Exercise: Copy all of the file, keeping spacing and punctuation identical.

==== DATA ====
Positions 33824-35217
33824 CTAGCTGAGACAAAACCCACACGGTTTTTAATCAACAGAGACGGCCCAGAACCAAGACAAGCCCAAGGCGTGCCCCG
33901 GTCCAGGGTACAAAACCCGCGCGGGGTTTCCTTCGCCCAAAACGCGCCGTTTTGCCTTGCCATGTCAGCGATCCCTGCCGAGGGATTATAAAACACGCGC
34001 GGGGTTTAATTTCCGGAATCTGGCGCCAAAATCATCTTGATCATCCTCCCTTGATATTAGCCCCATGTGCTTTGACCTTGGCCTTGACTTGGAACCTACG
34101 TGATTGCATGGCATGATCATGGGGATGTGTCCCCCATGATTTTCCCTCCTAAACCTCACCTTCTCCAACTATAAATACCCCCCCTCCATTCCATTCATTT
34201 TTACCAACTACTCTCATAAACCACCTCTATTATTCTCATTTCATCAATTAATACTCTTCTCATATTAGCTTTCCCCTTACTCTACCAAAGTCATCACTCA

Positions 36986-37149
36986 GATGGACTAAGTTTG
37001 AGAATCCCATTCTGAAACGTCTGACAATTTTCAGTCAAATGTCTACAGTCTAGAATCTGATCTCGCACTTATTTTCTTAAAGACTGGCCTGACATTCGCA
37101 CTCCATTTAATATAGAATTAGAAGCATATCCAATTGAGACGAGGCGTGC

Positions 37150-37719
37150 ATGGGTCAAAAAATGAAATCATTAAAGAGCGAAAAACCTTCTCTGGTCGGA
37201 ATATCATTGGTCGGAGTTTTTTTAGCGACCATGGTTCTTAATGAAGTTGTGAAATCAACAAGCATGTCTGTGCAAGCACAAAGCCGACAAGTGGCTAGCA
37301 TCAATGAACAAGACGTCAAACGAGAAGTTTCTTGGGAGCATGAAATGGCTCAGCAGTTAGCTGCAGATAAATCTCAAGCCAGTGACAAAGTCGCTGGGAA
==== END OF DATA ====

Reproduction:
Positions 33824-35217
33824 CTAGCTGAGACAAAACCCACACGGTTTTTAATCAACAGAGACGGCCCAGAACCAAGACAAGCCCAAGGCGTGCCCCG
33901 GTCCAGGGTACAAAACCCGCGCGGGGTTTCCTTCGCCCAAAACGCGCCGTTTTGCCTTGCCATGTCAGCGATCCCTGCCGAGGGATTATAAAACACGCGC
34001 GGGGTTTAATTTCCGGAATCTGGCGCCAAAATCATCTTGATCATCCTCCCTTGATATTAGCCCCATGTGCTTTGACCTTGGCCTTGACTTGGAACCTACG
34101 TGATTGCATGGCATGATCATGGGGATGTGTCCCCCATGATTTTCCCTCCTAAACCTCACCTTCTCCAACTATAAATACCCCCCCTCCATTCCATTCATTT
34201 TTACCAACTACTCTCATAAACCACCTCTATTATTCTCATTTCATCAATTAATACTCTTCTCATATTAGCTTTCCCCTTACTCTACCAAAGTCATCACTCA

Positions 36986-37149
36986 GATGGACTAAGTTTG
37001 AGAATCCCATTCTGAAACGTCTGACAATTTTCAGTCAAATGTCTACAGTCTAGAATCTGATCTCGCACTTATTTTCTTAAAGACTGGCCTGACATTCGCA
37101 CTCCATTTAATATAGAATTAGAAGCATATCCAATTGAGACGAGGCGTGC

Positions 37150-37719
37150 ATGGGTCAAAAAATGAAATCATTAAAGAGCGAAAAACCTTCTCTGGTCGGA
37201 ATATCATTGGTCGGAGTTTTTTTAGCGACCATGGTTCTTAATGAAGTTGTGAAATCAACAAGCATGTCTGTGCAAGCACAAAGCCGACAAGTGGCTAGCA
37301 TCAATGAACAAGACGTCAAACGAGAAGTTTCTTGGGAGCATGAAATGGCTCAGCAGTTAGCTGCAGATAAATCTCAAGCCAGTGACAAAGTCGCTGGGAA